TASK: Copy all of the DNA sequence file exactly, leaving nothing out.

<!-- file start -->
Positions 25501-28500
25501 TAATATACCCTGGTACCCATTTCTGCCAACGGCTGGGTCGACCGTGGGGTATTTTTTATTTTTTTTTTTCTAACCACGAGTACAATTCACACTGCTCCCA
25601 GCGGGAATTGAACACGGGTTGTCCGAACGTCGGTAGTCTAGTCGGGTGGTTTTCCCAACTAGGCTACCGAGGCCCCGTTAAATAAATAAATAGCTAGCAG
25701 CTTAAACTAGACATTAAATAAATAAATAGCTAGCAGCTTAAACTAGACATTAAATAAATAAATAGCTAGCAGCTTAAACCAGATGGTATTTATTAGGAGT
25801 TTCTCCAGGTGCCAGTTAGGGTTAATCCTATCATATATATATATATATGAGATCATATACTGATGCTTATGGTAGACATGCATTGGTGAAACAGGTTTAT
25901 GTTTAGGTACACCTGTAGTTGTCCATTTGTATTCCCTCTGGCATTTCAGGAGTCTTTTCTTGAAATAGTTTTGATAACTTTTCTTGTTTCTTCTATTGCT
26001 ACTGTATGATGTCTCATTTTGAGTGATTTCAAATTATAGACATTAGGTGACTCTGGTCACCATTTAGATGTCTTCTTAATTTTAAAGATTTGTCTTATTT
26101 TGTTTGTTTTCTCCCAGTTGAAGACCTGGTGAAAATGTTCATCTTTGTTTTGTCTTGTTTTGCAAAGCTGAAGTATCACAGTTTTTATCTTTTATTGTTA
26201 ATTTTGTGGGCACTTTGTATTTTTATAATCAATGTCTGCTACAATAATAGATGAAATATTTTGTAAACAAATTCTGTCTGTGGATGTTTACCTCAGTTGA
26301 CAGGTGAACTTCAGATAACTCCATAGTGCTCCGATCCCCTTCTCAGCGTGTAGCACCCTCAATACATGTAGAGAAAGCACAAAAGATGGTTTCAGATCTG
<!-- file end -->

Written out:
Positions 25501-28500
25501 TAATATACCCTGGTACCCATTTCTGCCAACGGCTGGGTCGACCGTGGGGTATTTTTTATTTTTTTTTTTCTAACCACGAGTACAATTCACACTGCTCCCA
25601 GCGGGAATTGAACACGGGTTGTCCGAACGTCGGTAGTCTAGTCGGGTGGTTTTCCCAACTAGGCTACCGAGGCCCCGTTAAATAAATAAATAGCTAGCAG
25701 CTTAAACTAGACATTAAATAAATAAATAGCTAGCAGCTTAAACTAGACATTAAATAAATAAATAGCTAGCAGCTTAAACCAGATGGTATTTATTAGGAGT
25801 TTCTCCAGGTGCCAGTTAGGGTTAATCCTATCATATATATATATATATGAGATCATATACTGATGCTTATGGTAGACATGCATTGGTGAAACAGGTTTAT
25901 GTTTAGGTACACCTGTAGTTGTCCATTTGTATTCCCTCTGGCATTTCAGGAGTCTTTTCTTGAAATAGTTTTGATAACTTTTCTTGTTTCTTCTATTGCT
26001 ACTGTATGATGTCTCATTTTGAGTGATTTCAAATTATAGACATTAGGTGACTCTGGTCACCATTTAGATGTCTTCTTAATTTTAAAGATTTGTCTTATTT
26101 TGTTTGTTTTCTCCCAGTTGAAGACCTGGTGAAAATGTTCATCTTTGTTTTGTCTTGTTTTGCAAAGCTGAAGTATCACAGTTTTTATCTTTTATTGTTA
26201 ATTTTGTGGGCACTTTGTATTTTTATAATCAATGTCTGCTACAATAATAGATGAAATATTTTGTAAACAAATTCTGTCTGTGGATGTTTACCTCAGTTGA
26301 CAGGTGAACTTCAGATAACTCCATAGTGCTCCGATCCCCTTCTCAGCGTGTAGCACCCTCAATACATGTAGAGAAAGCACAAAAGATGGTTTCAGATCTG